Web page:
Do you know why Bengalis refrain from eating ber fruit before Vasant Panchami? Read on to know more.
As we get ready to embrace the spring season this year, we know it’s time for us to welcome and worship the goddess of learning. Saraswati Puja or Vasant Panchami is the spring festival of India and is celebrated to worship Goddess Saraswati. The festival is celebrated with pomp and fervour around the country on the fifth day (panchami) of the month Magh according to the Hindu calendar.
As a kid, I always used to eagerly wait for this festival, the main reason behind being the vast assortment of delicious delights exclusive to this festival. From boondi laddoo to kanika and rasgulla, my Odia household used to zing with the aroma of some moreish delicacies that I have always loved. However, when I moved to Delhi, my worst fear of missing out on the delicious treats got real. Seeing the same, one of my Bengali friends invited me to her home for a feast. Along with some of the exclusive foods that are common to both Odia and Bengali cultures, such as rasgullas and khichdi/khichuri, I came across another ritual of offering the goddess jujube fruit. Upon asking the reason behind the ritual, her grandmother mentioned that Bengalis are barred from eating the fruits before Vasant Panchami.
As my friend’s grandmother continued telling us the story, her mother served us the platter comprising labra (mixed vegetable), khichuri, payesh, beguni and a delicious sweet and sour kul chutney. Grandma reminded my friend how she was told that eating ber fruit before Saraswati Puja would fetch her poor grades. That was just a tactic to refrain her from eating the delicious winter fruit. It is deeply strewn in Hindu mythology that ber fruit is one of the favourite foods of the goddess. As she blesses the earth with the spring bounties, ber fruit becomes an eminent part of it too. As a part of the custom, Bengalis offer ber fruit to the goddess on Vasant Panchami before the mere mortals could devour them. This custom is rooted in the belief of paying a tribute to the goddess in the form of offering her the initial bounties of the fruits.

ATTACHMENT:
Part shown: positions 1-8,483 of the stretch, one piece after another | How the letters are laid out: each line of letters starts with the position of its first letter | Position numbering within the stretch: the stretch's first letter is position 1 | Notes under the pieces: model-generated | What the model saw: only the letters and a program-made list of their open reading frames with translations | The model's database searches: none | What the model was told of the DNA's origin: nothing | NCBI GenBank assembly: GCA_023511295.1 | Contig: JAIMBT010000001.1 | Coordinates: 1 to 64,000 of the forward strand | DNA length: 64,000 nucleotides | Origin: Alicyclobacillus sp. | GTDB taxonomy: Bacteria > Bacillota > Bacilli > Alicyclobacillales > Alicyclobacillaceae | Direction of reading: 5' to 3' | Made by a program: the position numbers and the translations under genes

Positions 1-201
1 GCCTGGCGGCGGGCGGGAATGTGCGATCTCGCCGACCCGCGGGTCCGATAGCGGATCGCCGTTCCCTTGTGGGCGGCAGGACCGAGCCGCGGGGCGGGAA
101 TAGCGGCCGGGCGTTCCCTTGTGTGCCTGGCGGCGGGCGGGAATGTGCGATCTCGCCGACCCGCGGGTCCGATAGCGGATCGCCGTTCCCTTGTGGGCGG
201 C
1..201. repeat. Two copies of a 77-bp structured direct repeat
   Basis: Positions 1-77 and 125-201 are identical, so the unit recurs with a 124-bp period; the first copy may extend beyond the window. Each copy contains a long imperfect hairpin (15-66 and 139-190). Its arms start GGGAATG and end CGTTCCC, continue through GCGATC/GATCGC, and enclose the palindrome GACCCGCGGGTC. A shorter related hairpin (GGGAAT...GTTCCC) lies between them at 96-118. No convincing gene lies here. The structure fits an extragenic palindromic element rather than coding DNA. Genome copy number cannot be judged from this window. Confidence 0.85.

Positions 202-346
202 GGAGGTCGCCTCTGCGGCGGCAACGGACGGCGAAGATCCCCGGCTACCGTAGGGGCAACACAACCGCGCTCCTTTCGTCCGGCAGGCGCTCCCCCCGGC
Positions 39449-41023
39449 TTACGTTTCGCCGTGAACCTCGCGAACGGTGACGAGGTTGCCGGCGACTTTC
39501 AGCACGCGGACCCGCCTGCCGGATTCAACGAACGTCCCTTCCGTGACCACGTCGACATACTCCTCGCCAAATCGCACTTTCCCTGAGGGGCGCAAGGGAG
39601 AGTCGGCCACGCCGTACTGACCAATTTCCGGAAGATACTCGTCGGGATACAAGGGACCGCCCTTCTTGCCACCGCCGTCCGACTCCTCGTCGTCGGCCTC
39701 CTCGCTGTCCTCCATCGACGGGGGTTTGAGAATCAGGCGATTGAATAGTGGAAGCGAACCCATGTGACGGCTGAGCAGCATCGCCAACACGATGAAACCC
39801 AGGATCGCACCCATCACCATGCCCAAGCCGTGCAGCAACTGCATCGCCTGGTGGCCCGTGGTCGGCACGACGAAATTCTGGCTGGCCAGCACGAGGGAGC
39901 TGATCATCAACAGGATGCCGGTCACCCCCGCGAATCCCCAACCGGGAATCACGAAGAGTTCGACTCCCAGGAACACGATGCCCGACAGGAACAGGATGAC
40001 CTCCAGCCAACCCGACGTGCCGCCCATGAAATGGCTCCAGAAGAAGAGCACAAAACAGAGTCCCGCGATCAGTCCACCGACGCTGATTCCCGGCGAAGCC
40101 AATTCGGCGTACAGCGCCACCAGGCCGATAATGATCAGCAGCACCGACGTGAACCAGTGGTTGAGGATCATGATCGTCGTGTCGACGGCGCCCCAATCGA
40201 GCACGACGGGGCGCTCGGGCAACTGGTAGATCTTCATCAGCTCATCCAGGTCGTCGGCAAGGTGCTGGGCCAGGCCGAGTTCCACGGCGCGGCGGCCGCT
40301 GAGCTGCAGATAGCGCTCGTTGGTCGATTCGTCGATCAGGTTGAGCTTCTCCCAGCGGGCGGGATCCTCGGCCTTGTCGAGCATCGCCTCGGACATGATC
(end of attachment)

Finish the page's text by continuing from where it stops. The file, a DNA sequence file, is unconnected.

The fruits are served as a part of naivedya in Bengali homes on Saraswati Puja and chutneys or pickles made out of it are also served in the community feasts. In addition to this, a ber fruit is balanced on top of earthen pots filled with raw milk (symbolic of ink) along with a reed pen immersed in it and these pots are placed before the goddess.
As Vasant Panchami is arriving in a few days, why don’t you try this delicious ber fruit and tomato chutney at home this year? Do let us know how you like it.